Quantitative fluorescence imaging of mitochondria in body wall muscles of Caenorhabditis elegans under hyperglycemic conditions using a microfluidic chip

Samuel Sofela, Sarah Sahloul, Sukanta Bhattacharjee, Ambar Bose, Ushna Usman, Yong Ak Song

Research output: Contribution to journalArticlepeer-review


Type 2 diabetes is the most common metabolic disease, and insulin resistance plays a role in the pathogenesis of the disease. Because completely functional mitochondria are necessary to obtain glucose-stimulated insulin from pancreatic beta cells, dysfunction of mitochondrial oxidative pathway could be involved in the development of diabetes. As a simple animal model, Caenorhabditis elegans renders itself to investigate such metabolic mechanisms because it possesses insulin/insulin-like growth factor-1 signaling pathway similar to that in humans. Currently, the widely spread agarose pad-based immobilization technique for fluorescence imaging of the mitochondria in C. elegans is laborious, batchwise, and does not allow for facile handling of the worm. To overcome these technical challenges, we have developed a single-channel microfluidic device that can trap a C. elegans and allow to image the mitochondria in body wall muscles accurately and in higher throughput than the traditional approach. In specific, our microfluidic device took advantage of the proprioception of the worm to rotate its body in a microfluidic channel with an aspect ratio above one to gain more space for its undulation motion that was favorable for quantitative fluorescence imaging of mitochondria in the body wall muscles. Exploiting this unique feature of the microfluidic chip-based immobilization and fluorescence imaging, we observed a significant decrease in the mitochondrial fluorescence intensity under hyperglycemic conditions, whereas the agarose pad-based approach did not show any significant change under the same conditions. A machine learning model trained with these fluorescence images from the microfluidic device could classify healthy and hyperglycemic worms at high accuracy. Given this significant technological advantage, its easiness of use and low cost, our microfluidic imaging chip could become a useful immobilization tool for quantitative fluorescence imaging of the body wall muscles in C. elegans.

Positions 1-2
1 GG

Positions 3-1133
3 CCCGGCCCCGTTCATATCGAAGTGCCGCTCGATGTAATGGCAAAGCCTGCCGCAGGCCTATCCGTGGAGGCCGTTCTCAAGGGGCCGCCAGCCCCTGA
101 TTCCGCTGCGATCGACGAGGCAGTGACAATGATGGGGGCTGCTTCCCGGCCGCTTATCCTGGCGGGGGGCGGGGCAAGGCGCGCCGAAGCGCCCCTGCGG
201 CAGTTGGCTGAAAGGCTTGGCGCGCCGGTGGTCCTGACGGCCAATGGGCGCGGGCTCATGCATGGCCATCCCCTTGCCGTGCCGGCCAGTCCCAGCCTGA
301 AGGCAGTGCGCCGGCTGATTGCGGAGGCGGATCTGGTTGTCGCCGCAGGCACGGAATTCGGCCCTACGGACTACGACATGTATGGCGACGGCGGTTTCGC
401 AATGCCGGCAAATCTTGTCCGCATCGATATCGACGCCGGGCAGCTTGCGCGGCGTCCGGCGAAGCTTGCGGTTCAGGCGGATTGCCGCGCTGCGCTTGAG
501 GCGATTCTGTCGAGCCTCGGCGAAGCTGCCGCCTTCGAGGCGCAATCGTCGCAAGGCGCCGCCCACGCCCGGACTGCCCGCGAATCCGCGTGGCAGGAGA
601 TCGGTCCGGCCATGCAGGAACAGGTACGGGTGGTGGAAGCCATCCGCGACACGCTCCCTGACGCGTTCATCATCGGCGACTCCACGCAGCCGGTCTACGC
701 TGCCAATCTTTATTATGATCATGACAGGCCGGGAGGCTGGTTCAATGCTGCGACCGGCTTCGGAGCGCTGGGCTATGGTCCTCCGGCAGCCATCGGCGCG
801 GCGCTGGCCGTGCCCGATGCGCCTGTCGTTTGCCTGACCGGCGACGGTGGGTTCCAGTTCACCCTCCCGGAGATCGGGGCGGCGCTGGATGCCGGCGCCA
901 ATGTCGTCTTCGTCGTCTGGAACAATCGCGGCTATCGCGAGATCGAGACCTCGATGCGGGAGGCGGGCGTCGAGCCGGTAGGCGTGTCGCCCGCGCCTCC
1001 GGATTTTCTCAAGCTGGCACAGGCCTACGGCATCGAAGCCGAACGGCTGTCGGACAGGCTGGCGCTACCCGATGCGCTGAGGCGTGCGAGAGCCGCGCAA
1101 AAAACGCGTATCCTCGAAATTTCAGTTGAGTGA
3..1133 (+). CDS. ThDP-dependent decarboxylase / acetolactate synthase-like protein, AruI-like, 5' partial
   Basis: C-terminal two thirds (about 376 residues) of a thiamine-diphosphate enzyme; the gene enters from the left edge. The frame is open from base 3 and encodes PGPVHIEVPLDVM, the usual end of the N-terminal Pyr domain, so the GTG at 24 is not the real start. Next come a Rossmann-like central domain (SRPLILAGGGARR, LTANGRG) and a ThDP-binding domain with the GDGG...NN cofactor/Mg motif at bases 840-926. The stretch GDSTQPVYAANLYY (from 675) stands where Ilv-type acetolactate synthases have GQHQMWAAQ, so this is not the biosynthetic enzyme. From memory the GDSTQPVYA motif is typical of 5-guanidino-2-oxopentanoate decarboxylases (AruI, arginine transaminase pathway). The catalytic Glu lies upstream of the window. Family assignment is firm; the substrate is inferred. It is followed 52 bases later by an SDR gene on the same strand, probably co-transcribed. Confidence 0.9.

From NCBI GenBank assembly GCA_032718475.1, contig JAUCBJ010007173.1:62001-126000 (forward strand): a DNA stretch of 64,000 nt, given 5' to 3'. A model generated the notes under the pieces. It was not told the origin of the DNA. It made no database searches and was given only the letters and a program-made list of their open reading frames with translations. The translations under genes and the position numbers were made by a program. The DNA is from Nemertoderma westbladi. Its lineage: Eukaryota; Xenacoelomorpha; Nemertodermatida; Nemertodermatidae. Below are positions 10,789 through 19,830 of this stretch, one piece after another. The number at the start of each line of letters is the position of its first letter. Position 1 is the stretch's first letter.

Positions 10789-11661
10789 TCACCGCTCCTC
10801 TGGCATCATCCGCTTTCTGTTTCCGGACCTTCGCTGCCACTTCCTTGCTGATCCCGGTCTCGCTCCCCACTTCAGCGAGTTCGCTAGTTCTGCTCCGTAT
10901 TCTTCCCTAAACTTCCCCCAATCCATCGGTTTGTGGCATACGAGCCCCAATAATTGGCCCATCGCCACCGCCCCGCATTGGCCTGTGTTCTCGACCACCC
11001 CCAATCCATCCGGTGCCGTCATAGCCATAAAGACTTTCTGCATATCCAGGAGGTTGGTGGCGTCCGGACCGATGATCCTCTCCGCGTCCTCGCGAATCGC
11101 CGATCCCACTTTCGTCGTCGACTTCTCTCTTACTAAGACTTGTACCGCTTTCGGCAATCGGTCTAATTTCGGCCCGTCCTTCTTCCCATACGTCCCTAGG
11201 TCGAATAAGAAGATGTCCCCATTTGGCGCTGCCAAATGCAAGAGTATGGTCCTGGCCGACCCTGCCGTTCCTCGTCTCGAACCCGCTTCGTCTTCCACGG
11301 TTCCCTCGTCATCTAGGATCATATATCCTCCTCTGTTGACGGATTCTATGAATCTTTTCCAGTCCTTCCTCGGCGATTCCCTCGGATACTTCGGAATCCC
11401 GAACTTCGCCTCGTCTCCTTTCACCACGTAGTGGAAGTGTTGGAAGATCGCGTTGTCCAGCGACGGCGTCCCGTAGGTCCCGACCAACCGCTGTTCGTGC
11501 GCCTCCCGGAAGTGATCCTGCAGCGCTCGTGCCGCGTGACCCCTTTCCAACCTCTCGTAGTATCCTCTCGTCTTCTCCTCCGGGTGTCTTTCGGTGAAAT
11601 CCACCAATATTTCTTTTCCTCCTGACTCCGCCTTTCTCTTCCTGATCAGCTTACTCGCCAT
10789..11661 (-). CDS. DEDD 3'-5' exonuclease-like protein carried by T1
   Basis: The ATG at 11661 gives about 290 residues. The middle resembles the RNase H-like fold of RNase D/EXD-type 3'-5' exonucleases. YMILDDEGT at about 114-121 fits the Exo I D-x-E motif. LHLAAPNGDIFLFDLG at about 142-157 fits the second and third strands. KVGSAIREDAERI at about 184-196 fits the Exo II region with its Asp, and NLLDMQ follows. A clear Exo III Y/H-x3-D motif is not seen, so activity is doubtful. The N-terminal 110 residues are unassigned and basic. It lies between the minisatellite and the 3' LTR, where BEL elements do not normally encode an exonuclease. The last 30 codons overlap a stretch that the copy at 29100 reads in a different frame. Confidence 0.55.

Original languageEnglish (US)
Pages (from-to)150-160
Number of pages11
JournalIntegrative Biology
Issue number6
StatePublished - Jun 19 2020


  • C. elegans
  • fluorescent imaging
  • hyperglycemia
  • microfluidics
  • mitochondria

ASJC Scopus subject areas

  • General Medicine


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